Belle Gunness the Murdering Victorian Who Strangely Killed After Death
Gunness was a woman who killed forty people. Many believe she then faked her death and carried on killing. Who was this murdering Victorian lady?
Belle Gunness was as mysterious in death as she was in life. Death was not the end of her reign, responsible for killing approximately forty people, including her children. No one was sure whether this Victorian killer was dead, or had faked her death to run away with the fortune she stole from her victims.
Gunness was born in Selby, Norway, to a father who was a stonemason. She was the youngest of eight children. In 1881, when she was twenty-two years old, she moved to the United States to make her fortune. She married Mads Sorensen, her first husband, in 1884. The couple owned a candy shop together; it is also thought that they had two children. Unfortunately, both these children died of inflammation of the large intestine, which was later found to have been caused by poison.
When the candy shop burned down, the couple collected life insurance on the business, Gunness also collected the life insurance on the two children who had perished.
On 7th July 1890, Sorensen took out a new life insurance policy. On the one day when his old and new policies ran concurrently. It was also the day that he suffered a heart attack and died suddenly. Gunness was able to cash not just one life insurance but two. She took the money and brought a pig farm in Indiana.
In 1892, Gunness married her second husband, Peter Gunness. Whilst he was away in the early years, his daughter died whilst in the care of Belle. Eight months after the wedding, Peter would die of a skull injury, his life insurance was collected by the grieving widow.
From this point, Gunness placed advertisements in many newspapers looking for a suitable husband. Many men would visit her at the farm, hoping to marry the wealthy widow. Most of these men were never heard of again.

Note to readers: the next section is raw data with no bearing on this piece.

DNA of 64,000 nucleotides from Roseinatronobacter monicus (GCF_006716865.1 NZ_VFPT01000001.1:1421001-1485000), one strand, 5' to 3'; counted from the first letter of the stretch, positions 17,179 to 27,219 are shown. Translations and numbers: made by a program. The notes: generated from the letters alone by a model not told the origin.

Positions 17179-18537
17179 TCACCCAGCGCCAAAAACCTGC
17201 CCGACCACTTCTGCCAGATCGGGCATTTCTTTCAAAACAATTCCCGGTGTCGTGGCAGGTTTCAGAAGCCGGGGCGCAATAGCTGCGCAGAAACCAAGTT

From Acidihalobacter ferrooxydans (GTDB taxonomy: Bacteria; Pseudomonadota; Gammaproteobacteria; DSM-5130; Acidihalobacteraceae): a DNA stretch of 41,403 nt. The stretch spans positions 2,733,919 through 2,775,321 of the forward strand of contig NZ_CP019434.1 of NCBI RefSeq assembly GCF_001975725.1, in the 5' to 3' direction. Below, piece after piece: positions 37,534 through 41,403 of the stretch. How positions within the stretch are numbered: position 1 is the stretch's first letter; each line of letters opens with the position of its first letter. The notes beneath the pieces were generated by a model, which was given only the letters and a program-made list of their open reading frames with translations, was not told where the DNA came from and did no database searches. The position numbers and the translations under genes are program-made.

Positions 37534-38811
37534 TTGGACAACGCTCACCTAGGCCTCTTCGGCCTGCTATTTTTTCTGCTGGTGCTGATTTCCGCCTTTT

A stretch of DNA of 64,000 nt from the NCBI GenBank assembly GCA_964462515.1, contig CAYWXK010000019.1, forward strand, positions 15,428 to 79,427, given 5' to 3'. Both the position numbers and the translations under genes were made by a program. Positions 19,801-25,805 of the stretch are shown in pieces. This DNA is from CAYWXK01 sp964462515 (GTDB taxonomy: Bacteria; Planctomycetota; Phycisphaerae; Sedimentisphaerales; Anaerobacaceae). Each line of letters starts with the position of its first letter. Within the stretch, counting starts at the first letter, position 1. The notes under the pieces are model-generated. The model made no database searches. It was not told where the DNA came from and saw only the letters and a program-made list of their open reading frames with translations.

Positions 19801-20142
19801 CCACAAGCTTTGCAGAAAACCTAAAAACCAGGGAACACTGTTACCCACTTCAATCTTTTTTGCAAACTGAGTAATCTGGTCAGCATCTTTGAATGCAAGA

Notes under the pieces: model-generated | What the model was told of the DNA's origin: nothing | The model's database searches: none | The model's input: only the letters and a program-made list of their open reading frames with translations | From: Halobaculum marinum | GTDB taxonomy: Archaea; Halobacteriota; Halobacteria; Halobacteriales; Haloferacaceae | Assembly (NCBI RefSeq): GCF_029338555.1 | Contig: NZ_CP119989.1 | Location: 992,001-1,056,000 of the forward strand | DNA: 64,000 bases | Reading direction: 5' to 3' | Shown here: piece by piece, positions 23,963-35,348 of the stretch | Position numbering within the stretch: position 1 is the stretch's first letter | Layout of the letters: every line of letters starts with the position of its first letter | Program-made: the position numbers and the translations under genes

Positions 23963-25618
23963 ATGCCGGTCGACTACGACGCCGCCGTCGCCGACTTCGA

In 1908, one of the brothers of these men became suspicious and threatened to visit the farm to see if he could find out what had happened. It was then that the farm caught alight and burned to the ground.
When authorities examined the farm, they found the bodies of many men on the properties. They had all been severely mutilated with limbs and heads severed from the torso. Some have suggested there were as many as forty victims. They also found the body of two children and a woman in the farmhouse with no head. The woman was suspected to be Gunness, but this could not be confirmed as there were no dental records.
Ray Lamphere was a hired hand for Gunness; he was also deeply in love with her. He became jealous of other men around the house; Gunness sacked him. He was arrested for murder and arson on 22nd May 1908. He was found guilty of arson, but not of the murders. It was whilst in prison that he told the story of Gunness, that she had asked him to burn the farm down. He also claimed the body found on the farm was not that of Gunness.
Death didn't stop her
He stated that Gunness was a rich woman having amassed a fortune of $250000 ($6.3 million in today's money.)It was found that the majority of this fortune had been removed just before the fire. Lamphere stated that the headless woman was from Chicago and had been invited to the farm to interview for a housekeepers position. There would be various sightings of Gunness throughout the years. Lamphere later died in prison.
In 1931, a woman called Esther Carlson was arrested in Los Angeles for poisoning August Lindstrom for money. Two people who knew Gunness claimed they recognised Carlson as her. However, Carlson's identity was never proved; she too died in prison awaiting trial.
On 5th November 2007, the woman's body in the fire was exhumed and DNA tested against an envelope Gunness had licked. There was not enough to prove either way her identity. Authorities are searching for other DNA sources to make a match.